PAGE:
Celebrities, Courvoisier, and Costumes
I have some things to tell you about celebrities and working in bars and sleeping with married men. Listen up.
When you are 19 and (illegally) working at your first ever alcohol-related job, a day will come when you are suddenly faced with the expectation that you make a piña colada for Jada Pinkett. Relax. Yes, this will be unnerving, obviously. I mean, you barely know anything about rum-based drinks yet. And you have only ever used a blender maybe once in your life up to now - when you tried to jazz up those Slim-Fasts with extra ice and banana - remember that? Anyway, you’ll be working there by yourself, at your first bartending job, on a high floor of the Sheraton Hotel in Dallas.
You’re staying with your sister, who is showing you the ropes of a viable starter career. You came to Dallas, a place that you don’t really like, because all your friends from college went home for the summer and because you think it’ll be more fun there than telling the customers at Crabtree and Evelyn about the difference between a rose’s scent in the morning and at night. And because you have wanted to get a tattoo ever since you saw Drew Barrymore’s and figure they’ll be cheaper in Dallas than Chicago (good call). Of course, the hotel will happily hire you, dum dum that you are, because nobody with any sense would ever want this job.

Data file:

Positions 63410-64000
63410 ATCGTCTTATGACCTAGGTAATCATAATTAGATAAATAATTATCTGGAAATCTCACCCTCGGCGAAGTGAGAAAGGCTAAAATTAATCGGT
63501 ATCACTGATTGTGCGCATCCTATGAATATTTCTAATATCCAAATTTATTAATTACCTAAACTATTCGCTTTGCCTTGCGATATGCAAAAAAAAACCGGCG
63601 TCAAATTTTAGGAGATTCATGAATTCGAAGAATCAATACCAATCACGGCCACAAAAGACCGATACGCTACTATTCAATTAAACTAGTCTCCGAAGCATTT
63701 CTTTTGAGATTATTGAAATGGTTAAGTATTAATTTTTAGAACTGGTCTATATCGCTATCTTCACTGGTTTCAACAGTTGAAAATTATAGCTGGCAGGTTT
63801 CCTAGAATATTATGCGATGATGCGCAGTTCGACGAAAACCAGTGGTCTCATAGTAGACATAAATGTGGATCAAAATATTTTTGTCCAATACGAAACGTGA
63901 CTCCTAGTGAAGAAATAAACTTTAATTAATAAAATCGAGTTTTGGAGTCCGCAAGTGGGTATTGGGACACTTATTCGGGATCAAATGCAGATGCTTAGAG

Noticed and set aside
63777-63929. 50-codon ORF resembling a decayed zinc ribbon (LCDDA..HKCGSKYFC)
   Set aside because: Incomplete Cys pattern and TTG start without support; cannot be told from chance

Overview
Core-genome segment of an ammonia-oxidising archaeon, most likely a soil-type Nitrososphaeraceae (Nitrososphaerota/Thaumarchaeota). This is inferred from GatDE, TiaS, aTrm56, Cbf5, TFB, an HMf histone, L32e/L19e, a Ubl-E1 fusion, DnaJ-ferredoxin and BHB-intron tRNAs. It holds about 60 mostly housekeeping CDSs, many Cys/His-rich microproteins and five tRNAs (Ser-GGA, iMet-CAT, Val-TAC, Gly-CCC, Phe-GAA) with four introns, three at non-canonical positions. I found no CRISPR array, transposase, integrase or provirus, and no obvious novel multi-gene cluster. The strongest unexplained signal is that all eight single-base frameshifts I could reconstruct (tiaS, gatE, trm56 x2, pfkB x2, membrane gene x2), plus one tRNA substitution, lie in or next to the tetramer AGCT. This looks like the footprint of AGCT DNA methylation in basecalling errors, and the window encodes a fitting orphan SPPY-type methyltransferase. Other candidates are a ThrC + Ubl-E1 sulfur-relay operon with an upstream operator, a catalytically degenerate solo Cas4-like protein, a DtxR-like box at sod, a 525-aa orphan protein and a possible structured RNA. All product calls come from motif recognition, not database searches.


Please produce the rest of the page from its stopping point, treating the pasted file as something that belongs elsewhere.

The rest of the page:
I know what you are thinking. You are thinking a job at a pool bar making blended drinks for Jada Pinkett sounds awesome! You are thinking that the money would be great (more ankle bracelets!) and the atmosphere would be glamorous (rich Texans and celebs!) and that you would love to spend a summer by the pool (tan!tan!tan!) while getting paid. And while yes, Jada is kind and gorgeous and smells like Valentine’s Day, she is not your typical Dallas Sheraton Hotel Pool Bar customer. I must tell you - you will not make very much money here, and there is nothing inherently glamorous about serving people drinks with way too much sugar in them.
It may surprise you to know that Jada Pinkett and Wesley Snipes (not as kind) will be your only customers that day, because - bad news - no one really patronizes the pool bar. Because no one really comes to the pool. See, this is a real corporate-y hotel, which is to say that the kind of people who usually stay there in any given summer are nothing like a Pinkett or a Snipes.